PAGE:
Tag: pasta

Michele Carbone spaghetti

Spaghetti with Bottarga

This is a simple dish to make and delicious, but some people don’t like it because “it tastes too much of fish!”

This is a simple dish to make and delicious, but some people don’t like it because “it tastes too much of fish!”

Bottarga is the dried, salted, pressed roe of various fish, mostly being the gray mullet and yellow fin tuna (also sold under the name of Amberjack and Hamachi, which to be precise [since fish names are often not precise] is the tuna type that is known as “Ricciola” in Italian).  I have used the bottarga of gray mullet and various tuna. In my opinion, the bottarga of Ricciola is the best, but it is very difficult, and almost impossible to find in America. If you can find a source and send it to me, I’ll be very grateful!

The recipe uses the same “original base” that I use to cook the spaghetti cacio e pepe and those with ricotta cheese: I mean, for those simple recipes (such as Pecorino or ricotta, or in this case bottarga), you want to leave the ingredients the chance to shine in their natural flavors.


  • 1 box of spaghetti or fettuccine or linguine
  • ½ cup of extra-virgin olive oil
  • 2 cloves of garlic, crushed
  • A handful of chopped fresh Italian parsley, plus 2 TB set aside to be used at the end of the recipe
  • 1 spicy Calabrian or Hawaiian, or Thai pepper (optional—use it if you like a little bit of a “kick” to your pasta)
  • Salt and freshly ground black pepper, to taste
  • About 200 grams of bottarga. Keep the bottarga in the freezer until the last minute.


  1. Start by boiling the water for the pasta and when it bois add spaghetti or fettucine or linguine.
  2. Finely chop a bunch of Italian parsley.
  3. Get out a pasta bowl and warm it up (I run hot water into it, then pour out the water before adding the pasta, or use the microoven).
    1. All the ingredients are mixed into the bowl at the end of this recipe and you will need to move quickly.
  4. In a large skillet, gently sauté a couple of cloves of crushed garlic in about ½ a cup of extra-virgin olive oil. Remove the garlic cloves as soon as they take on color.
  5. Turn off the heat, add half of the handful of chopped fresh Italian parsley (about two TB) and 1 or 2 minced peppers to the pan. (Remember to reserve about 2 more TB of parsley just prior to serving).
  6. A soon as the spaghetti tastes ready (al dente), reserve about 1 cup of the hot water from the pasta pan before pouring the pasta into a colander.
  7. Moving quickly, pour the pasta from the colander directly into the skillet (which should still be hot, but the fire is off). Gently mix the pasta with the oil and other ingredients in the pan. Add a little bit of the water that you reserved from the pasta pot (about ½ cup) and continue to mix. It should be a smooth mixture, not too “wet” but not too “dry,” either.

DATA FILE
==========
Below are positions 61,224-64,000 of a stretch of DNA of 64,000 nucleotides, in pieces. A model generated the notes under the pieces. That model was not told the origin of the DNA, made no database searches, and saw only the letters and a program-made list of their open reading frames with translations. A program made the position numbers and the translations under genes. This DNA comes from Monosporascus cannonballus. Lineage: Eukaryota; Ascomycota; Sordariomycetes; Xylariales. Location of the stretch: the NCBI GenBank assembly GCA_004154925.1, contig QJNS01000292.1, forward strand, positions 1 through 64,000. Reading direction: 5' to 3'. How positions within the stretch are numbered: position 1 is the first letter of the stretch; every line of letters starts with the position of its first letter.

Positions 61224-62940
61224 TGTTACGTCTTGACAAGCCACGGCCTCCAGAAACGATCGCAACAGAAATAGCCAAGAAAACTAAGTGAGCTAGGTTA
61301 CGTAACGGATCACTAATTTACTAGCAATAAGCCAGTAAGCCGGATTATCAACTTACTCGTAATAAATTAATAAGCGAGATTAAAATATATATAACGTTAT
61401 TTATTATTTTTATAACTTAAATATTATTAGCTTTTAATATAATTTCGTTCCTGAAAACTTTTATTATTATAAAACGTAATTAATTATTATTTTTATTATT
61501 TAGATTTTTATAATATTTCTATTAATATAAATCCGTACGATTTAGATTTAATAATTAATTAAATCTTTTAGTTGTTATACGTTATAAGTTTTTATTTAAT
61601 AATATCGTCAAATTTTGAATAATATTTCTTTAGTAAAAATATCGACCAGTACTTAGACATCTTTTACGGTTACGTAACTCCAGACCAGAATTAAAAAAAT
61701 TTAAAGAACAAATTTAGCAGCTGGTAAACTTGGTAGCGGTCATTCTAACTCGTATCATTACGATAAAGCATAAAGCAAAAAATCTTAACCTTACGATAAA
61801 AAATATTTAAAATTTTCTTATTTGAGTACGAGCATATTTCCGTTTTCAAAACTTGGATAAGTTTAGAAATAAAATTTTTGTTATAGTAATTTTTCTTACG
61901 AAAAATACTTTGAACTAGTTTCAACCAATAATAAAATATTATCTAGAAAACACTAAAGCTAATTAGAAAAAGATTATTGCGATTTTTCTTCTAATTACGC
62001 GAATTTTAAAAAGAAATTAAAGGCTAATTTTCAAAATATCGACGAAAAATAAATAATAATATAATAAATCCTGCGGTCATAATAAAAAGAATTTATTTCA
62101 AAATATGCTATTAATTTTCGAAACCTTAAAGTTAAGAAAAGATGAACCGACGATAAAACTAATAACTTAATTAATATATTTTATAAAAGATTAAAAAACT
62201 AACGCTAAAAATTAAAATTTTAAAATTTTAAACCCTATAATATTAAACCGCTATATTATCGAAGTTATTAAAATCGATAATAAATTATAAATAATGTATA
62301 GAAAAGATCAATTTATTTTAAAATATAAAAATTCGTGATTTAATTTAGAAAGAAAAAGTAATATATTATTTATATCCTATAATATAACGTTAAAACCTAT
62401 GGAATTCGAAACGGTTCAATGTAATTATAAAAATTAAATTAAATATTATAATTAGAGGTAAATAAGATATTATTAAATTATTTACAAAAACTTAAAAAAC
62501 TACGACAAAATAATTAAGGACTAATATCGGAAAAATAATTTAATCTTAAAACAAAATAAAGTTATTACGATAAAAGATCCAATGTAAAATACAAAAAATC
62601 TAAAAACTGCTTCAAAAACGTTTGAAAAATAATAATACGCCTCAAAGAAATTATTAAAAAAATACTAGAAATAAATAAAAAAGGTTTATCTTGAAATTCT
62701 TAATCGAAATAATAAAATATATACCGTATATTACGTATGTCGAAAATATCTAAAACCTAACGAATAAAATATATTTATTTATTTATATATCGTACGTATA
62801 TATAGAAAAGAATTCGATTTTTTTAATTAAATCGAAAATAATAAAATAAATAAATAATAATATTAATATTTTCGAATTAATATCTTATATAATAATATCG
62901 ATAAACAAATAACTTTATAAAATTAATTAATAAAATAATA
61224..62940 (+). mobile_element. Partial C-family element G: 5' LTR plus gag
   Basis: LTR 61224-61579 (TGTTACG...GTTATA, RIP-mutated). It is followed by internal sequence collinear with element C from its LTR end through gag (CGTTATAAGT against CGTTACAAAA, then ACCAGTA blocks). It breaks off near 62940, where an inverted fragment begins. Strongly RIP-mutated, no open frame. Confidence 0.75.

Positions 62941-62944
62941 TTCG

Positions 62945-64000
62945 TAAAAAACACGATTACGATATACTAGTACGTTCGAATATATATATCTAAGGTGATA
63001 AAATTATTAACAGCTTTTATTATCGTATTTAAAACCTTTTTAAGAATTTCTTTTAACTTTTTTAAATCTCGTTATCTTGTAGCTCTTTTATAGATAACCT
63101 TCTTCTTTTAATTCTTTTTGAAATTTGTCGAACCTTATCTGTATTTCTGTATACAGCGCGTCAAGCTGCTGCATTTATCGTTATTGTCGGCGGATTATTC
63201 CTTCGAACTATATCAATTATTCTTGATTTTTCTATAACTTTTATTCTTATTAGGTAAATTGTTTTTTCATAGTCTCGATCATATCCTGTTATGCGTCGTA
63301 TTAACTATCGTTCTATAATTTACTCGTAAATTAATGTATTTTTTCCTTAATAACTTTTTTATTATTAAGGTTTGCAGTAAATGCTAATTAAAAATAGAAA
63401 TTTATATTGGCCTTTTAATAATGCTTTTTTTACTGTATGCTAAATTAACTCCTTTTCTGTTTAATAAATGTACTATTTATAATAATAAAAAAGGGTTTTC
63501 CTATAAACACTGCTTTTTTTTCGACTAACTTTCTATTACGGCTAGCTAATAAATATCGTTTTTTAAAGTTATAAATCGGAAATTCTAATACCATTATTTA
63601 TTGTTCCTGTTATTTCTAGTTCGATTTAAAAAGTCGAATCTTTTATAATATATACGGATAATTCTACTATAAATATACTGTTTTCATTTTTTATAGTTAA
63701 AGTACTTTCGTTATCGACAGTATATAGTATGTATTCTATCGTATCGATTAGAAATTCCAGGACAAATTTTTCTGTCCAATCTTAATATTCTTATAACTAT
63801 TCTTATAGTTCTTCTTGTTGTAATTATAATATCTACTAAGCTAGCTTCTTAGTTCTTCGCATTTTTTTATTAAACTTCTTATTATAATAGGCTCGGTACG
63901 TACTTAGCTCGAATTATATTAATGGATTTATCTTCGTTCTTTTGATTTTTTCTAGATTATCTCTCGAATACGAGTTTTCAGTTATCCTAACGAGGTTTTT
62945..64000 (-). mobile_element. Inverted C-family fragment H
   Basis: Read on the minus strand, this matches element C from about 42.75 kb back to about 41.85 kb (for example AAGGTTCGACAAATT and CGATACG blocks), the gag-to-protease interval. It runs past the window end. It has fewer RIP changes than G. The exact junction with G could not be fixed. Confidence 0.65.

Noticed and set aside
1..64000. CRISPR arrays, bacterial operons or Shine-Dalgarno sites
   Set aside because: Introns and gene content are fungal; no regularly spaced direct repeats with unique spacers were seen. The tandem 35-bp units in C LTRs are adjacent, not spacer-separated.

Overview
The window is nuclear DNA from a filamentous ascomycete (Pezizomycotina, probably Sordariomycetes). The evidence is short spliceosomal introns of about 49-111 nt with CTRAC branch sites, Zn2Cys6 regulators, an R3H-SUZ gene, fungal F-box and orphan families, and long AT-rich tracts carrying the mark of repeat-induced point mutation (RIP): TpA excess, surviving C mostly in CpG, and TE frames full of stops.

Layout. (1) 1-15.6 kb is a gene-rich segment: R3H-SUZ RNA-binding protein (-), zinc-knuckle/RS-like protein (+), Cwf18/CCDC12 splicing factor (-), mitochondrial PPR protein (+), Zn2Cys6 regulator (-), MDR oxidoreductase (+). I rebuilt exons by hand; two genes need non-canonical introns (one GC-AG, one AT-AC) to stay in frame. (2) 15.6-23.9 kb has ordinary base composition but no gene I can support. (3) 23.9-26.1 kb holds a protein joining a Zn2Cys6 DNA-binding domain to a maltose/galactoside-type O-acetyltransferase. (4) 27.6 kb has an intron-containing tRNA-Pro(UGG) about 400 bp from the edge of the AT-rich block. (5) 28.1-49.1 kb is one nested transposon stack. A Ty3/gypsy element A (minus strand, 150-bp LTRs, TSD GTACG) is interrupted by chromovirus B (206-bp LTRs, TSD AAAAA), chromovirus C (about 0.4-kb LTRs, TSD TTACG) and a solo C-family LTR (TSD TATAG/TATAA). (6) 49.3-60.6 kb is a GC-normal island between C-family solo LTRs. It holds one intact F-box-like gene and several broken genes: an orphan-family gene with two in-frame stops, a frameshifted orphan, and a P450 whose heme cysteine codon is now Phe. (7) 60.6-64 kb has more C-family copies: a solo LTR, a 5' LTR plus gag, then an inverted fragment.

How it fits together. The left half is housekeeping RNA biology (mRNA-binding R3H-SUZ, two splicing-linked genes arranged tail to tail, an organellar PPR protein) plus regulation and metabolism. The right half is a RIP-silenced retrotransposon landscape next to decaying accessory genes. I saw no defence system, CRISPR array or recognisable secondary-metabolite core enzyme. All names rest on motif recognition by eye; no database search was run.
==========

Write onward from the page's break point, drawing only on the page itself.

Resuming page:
8. Transfer to the warm pasta bowl.
  9. Add the remaining 2 TB of chopped parsley and gently mix.
  10. ” Grate –or shave- the bottarga directly into the spaghetti (the bottagrga, of course, you keep in the freezer until the last moment. Use a microplane or vegetable peeler to great/shave the bottarga).
    1. How much bottarga? Everyone has different tastes. I like a lot of it, but some people find it too fishy! So grate enough to suit your own taste. I’d suggest 200 grams for 1 box of pasta.
  11. Serve immediately.
  12. Buon appetito!

PS: I suggest you bring the bottarga to the table and allow guests to shave additional bottarga on their plates at will.

Buon appetito!

Suggested Wine Pairing

A fresh Rosé is a wonderful pairing; or use a cold, dry white wine like a Gavi.

Italiano: Spaghetti con la Bottarga
Piatto semplicissimo da fare, buonissimo, ma a alcuni non piace perché “sa troppo di pesce”!

Ci sono due tipi di Bottarga, almeno che io sappia, una di cefalo (muggine) e l’altra di Ricciola o altro tipo di tonno. Quella di Ricciola secondo me è la migliore, ma trovarla, almeno in America, è molto difficile, quasi impossibile visto che non l’ho mai trovata-se la trovate e me la spedite ve ne sarò molto grato!!!

La ricetta, semplicissima usa la stessa “base iniziale” che uso per cucinare gli spaghetti cacio e pepe e quelli con la ricotta, cioè per quelle ricette semplici dove vuoi lasciare al Pecorino (per il cacio e pepe), ricotta, e in questo caso alla bottarga la possibilità di farsi apprezzare nella loro naturalezza. Finita la filosofia procedere come di seguito:

  1. 500 g di spaghetti o fettucine linguine. Bollite l’acqua e calate la pasta.
  2. Soffriggere 2 spicchi d’aglio schiacciati in circa 120 ml olio d’oliva (½ cup). Toglierli APPENA prendono colore, SPEGNERE il fuoco e aggiungere un mezzo pugno di prezzemolo tritato (circa 2 cucchiaie) e un pepperoncino calabrese piccante tritato (o di piu` se vi piace mangiare piccante).
  3. Riempite di acqua calda una zuppiera, cioè dove metterete la pasta per servirla a tavola, e fatela intiepidire. Quando la pasta è al dente, dovete muovervi rapidamente!
  4. Prendere circa una tazza di acqua dalla pasta che sta bollendo appena prima di scolarla.
  5. Scolare la pasta e mischiarla nella padella con l’olio e aggiungere un po’ dell’acqua che avevate preso, circa ½ tazza, cioè quanto basta perché sia vellutata, né secca, né liquida. Aggiungere un altro po di prezzemolo tritato, (2 cucchiai). Mischiare e trasferire in un piatto di portata, che avete precedentemente intiepidito riempendola di acqua calda e poi asciugandola.